State: S.F. may have been swindled

The company that sold San Francisco $3.8 million worth of electronic voting equipment is being scrutinized by California’s secretary of state, who said the machines delivered might be different, and thus uncertified, than those ordered.

Secretary of State Debra Bowen announced Tuesday that a public hearing Sept. 20 will examine whether Elections Systems & Software Inc. sold uncertified voting machines to as many as five counties in the state — including San Francisco.

Questions about the ES&S certification procedures is not a new concern for San Francisco. In May, Bowen sent the company a letter saying her office would not grant an extension on the certification of The City’s machine rank-choice-voting program — leaving city officials with no other choice than to prepare for a possible hand count of the expected 3 million-plus votes in November.

The ES&S AutoMARK Version 1.0, also known as Phase One, is an electronic ballot-marking device certified by the state in August 2005. ES&S is purported to have sold an uncertified Phase Two version of AutoMARK to five counties — San Francisco, Colusa, Marin, Merced and Solano — in 2006, according to the Secretary of State, “If ES&S has broken the law and misled counties into buying nearly 1,000 uncertified machines, I intend to go afterthe company for the full $9.72 million in penalties allowable by law, along with the original $5 million the company took from counties’ pockets,” Bowen said, who estimated the cost of each machine at approximately $5,000.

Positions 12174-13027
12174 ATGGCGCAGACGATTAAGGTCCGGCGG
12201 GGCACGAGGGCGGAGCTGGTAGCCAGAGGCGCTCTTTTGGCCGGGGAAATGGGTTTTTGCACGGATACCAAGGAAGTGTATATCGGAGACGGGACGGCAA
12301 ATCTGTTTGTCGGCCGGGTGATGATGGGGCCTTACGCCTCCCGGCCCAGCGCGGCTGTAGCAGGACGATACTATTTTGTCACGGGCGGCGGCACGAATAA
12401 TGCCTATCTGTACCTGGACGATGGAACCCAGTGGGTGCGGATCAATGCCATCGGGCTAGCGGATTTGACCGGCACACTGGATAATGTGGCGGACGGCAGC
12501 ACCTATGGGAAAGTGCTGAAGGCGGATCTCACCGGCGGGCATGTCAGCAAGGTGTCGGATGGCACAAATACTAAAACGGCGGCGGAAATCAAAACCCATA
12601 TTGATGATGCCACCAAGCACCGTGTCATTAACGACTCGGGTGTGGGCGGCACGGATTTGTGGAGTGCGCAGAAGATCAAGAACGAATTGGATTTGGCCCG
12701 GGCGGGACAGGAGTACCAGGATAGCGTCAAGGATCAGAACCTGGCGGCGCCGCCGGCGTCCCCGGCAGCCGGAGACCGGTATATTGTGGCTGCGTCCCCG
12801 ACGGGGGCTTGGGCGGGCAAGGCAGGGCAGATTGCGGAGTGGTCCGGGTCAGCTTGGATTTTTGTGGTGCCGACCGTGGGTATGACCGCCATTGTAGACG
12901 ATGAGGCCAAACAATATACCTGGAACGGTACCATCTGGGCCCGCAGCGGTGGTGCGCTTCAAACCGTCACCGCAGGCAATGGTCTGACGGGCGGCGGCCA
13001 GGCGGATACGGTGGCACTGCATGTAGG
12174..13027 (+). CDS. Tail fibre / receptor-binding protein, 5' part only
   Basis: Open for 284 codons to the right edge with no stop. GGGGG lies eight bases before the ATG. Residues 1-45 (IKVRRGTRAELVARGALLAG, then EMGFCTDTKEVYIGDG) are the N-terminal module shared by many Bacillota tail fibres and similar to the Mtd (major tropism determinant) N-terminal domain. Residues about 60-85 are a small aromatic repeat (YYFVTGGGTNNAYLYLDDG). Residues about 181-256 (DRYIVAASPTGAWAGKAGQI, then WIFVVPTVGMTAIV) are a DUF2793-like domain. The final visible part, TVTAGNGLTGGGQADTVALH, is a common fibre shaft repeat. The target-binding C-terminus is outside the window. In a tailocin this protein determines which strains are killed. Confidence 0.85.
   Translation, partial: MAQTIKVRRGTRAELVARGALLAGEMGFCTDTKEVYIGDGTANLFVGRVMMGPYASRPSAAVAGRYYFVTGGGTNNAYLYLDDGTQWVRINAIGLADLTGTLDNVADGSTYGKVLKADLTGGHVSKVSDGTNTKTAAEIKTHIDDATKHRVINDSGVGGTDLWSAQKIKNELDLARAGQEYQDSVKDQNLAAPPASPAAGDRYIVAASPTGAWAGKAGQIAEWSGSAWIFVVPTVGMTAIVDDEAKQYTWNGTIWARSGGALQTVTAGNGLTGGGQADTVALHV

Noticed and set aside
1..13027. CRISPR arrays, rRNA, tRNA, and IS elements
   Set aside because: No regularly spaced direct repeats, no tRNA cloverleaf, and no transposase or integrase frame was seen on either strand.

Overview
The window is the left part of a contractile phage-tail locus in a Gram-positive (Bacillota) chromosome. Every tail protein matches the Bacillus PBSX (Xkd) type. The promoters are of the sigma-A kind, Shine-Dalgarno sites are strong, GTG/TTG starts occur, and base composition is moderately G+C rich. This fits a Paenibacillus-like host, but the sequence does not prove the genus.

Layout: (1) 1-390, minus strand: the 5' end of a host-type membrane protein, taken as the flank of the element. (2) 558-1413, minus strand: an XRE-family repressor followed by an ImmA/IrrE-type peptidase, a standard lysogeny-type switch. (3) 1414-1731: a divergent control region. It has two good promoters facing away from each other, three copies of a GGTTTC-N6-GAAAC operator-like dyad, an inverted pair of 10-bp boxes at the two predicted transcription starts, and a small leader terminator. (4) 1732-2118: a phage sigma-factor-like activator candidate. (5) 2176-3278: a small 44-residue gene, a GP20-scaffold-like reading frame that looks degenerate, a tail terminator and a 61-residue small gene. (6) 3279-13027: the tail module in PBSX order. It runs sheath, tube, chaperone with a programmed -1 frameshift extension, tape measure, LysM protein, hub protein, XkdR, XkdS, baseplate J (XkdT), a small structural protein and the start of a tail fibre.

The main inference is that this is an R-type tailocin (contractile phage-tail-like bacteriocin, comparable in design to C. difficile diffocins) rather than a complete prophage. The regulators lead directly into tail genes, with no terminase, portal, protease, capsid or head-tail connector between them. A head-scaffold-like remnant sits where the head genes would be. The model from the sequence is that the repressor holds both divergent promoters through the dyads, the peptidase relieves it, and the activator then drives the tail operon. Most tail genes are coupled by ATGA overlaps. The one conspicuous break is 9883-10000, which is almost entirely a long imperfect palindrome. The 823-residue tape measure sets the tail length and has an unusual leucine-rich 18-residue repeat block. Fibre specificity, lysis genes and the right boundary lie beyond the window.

Of the five counties, San Francisco purchased the largest number of the ES&S machines in question, 558, which cost $3.8 million, said The City’s Election Department head, John Arntz.

“No one ever knew there was a Phase Two,” Arntz said. “There was just an AutoMARK the counties could buy.”

The state is working to create a contingency plan for San Francisco, said Nicole Winger, spokeswoman for the secretary of state.

ES&S sent out a statement Tuesday in response to Bowen’s announcement, saying the company “has the greatest respect” for the required certification processes and “will certainly work with the State of California as this process moves forward.”

beslinger@examiner.com


What should The City do about counting votes?

Share your comments below.

Bay Area NewsLocal

If you find our journalism valuable and relevant, please consider joining our Examiner membership program.
Find out more at www.sfexaminer.com/join/

Just Posted

Parents and students line up socially distanced before the first day of in-person learning at Bret Harte Elementary School on Monday, April 12, 2021. (Kevin N. Hume/S.F. Examiner)
‘It’s a beautiful sight’: The first students return to the classroom

San Francisco’s youngest public school students stepped into classrooms for in-person learning… Continue reading

File
Latest Breed nominee for Police Commission moves forward

Immigration attorney Jim Byrne clears Board of Supervisors committee

San Francisco Giants pitcher Anthony DeSclafani (26) starts against the Colorado Rockies at Oracle Park on April 11, 2021 in San Francisco, California. (Photography by Chris Victorio | Special to the S.F. Examiner).
Giants finish sweep of Rockies behind DeSclafani’s scoreless outing

Even with fans back at Oracle Park, San Francisco Giants pitchers have… Continue reading

Kindergarten teacher Chris Johnson in his classroom at Bryant Elementary School ahead of the school’s reopening on Friday, April 9, 2021. (Kevin N. Hume/S.F. Examiner)
SFUSD students are going back to the classroom

After more than a year of distance learning, city schools begin reopening on Monday

Keith Zwölfer, director of education for SFFILM, stays busy connecting filmmakers and studios with public, private and home schools<ins>. (Kevin N. Hume/S.F. Examiner) </ins>
Streamlined SF film festival focuses on family features

SFFILM Director of Education Keith Zwölfer finds movies that appeal to kids

Most Read